Survivalist News Network

US House passed bill ravaging toxic-waste law – on same day as W. Virginia chemical spill

As West Virginians were learning Thursday of a devastating chemical spill in the Elk River that has rendered water undrinkable for 300,000 people, the US House of Representatives was busy gutting federal hazardous-waste cleanup law.

The House passed the Reducing Excessive Deadline Obligations Act  that would ultimately eliminate requirements for the  Environmental Protection Agency to review and update  hazardous-waste disposal regulations in a timely manner, and make  it more difficult for the government to compel companies that  deal with toxic substances to carry proper insurance for  cleanups, pushing the cost on to taxpayers.

In addition, the bill would result in slower response time in the  case of a disaster, requiring increased consultation with states  before the federal government calls for cleanup of Superfund  sites – where hazardous waste could affect people and the  environment.

The bill amends both the Solid Waste Disposal Act and the  Comprehensive Environmental Response, Compensation and Liability  Act – often referred to as Superfund, which was created in 1980  to hold polluter industries accountable for funding the cleanup  of hazardous-waste sites.

There are over 1,300 priority Superfund sites in the US.

The legislation was passed by a vote of 225 to 188, mostly along  party lines, with all but four Republicans supporting the bill  and all but five Democrats opposing it. One of those Democrats  crossing party lines to support the changes to environmental law  was Rep. Nick Rahall of West Virginia.

The sponsor of the bill, Rep. Cory Gardner (R-CO), touted the   “common-sense” changes as needed economic relief.

“We are five years into this failed experiment of increased  government spending, taxation, and regulation,” Gardner said  in a statement. “The results are clear: The power to grow our  economy and put Americans back to work lies in the private  sector. With more than 80,000 pages of new federal regulations  published in 2013 alone, common-sense revisions of existing rules  and regulations are a vital part of ensuring businesses that  power our state and local economies are given the capability to  grow.”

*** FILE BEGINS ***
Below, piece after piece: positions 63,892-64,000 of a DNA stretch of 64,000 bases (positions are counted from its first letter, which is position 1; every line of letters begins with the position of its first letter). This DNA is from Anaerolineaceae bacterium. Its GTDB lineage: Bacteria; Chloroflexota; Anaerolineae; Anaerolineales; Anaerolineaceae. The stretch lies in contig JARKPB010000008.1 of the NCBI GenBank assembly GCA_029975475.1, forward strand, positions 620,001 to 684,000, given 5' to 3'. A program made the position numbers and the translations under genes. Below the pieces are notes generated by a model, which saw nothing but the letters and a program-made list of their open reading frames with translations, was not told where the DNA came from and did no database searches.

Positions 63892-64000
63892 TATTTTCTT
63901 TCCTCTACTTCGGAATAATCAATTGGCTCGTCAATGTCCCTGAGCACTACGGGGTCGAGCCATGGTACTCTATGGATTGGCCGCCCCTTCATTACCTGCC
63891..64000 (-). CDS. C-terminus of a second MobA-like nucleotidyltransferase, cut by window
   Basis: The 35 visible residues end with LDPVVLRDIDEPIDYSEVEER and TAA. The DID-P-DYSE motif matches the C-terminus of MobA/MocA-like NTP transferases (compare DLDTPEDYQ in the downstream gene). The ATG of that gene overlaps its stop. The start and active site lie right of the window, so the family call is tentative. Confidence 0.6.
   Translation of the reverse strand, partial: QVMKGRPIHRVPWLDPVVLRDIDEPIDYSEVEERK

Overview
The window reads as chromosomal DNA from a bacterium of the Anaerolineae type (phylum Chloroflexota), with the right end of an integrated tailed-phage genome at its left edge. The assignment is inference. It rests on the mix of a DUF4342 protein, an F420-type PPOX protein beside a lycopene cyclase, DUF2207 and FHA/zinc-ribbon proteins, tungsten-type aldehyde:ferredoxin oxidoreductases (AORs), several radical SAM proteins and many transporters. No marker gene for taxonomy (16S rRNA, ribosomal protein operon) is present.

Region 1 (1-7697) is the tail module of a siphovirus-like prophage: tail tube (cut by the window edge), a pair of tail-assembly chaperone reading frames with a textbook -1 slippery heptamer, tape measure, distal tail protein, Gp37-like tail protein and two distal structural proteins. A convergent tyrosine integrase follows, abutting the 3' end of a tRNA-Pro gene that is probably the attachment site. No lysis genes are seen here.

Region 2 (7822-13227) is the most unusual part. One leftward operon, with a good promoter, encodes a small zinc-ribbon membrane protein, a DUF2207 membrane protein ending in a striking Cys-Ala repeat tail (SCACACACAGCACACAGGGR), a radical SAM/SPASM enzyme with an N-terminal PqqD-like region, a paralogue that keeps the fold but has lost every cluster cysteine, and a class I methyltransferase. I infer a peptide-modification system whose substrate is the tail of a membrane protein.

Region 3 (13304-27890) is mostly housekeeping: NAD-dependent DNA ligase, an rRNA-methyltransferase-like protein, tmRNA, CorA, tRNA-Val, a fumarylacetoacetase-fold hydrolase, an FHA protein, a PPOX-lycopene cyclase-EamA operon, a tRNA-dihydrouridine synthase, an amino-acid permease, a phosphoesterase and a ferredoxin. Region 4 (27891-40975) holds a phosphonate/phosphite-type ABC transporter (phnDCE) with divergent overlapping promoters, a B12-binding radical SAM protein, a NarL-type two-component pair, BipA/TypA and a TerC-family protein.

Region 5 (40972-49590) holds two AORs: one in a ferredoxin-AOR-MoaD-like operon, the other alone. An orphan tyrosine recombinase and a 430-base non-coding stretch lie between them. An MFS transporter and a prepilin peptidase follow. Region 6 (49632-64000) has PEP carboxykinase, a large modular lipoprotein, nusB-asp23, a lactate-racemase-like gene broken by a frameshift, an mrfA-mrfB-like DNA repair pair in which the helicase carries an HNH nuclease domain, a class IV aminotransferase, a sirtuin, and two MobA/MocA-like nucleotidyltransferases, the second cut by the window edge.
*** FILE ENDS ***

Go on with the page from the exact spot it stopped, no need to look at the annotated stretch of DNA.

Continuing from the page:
Critics point out that the bill severely weakens environmental  protections. Earthjustice and 128 public interest groups said the  legislation would “threaten human health and the environment  while protecting polluters from liability for the costs of toxic  cleanups.”

The legislation also “substantially increases the potential  for harm in communities across the United States. As one in four  Americans live within three miles of a hazardous-waste site, safe  management and prompt cleanup of toxic waste sites are essential  to our nation’s health and economy,” the group added.

The bill is a “New Year’s gift to corporate interests,”   said Scott Slesinger, legislative director at the Natural  Resources Defense Council, in a statement, adding that taxpayers  will be the one to assume cleanup costs.

Opponents will probably find salvation in the US Senate, which is  unlikely to pass the bill. In addition, the White House has  promised to veto the legislation.

“The bill’s requirements could result in significant site  cleanup delays, endangering public health and the  environment,” White House policy advisers wrote in a  statement.

In West Virginia, federal authorities opened  an investigation into what caused the leak that poisoned the  river and shut down much of the state’s capital, Charleston and  surrounding counties. US Attorney Booth Goodwin said authorities  will take whatever action is appropriate based on the evidence  found, reports the Associated Press.

In response to the crisis, the West Virginia Department of  Environmental Protection’s Division of Water and Waste Management  ordered Freedom Industries to cease operations Friday afternoon.  The state also ordered the company to remove chemicals from the  facility where the leak contaminated the area’s water supply, the  AP reported.

(Visited 1 times, 1 visits today)

Leave a Reply

Your email address will not be published. Required fields are marked *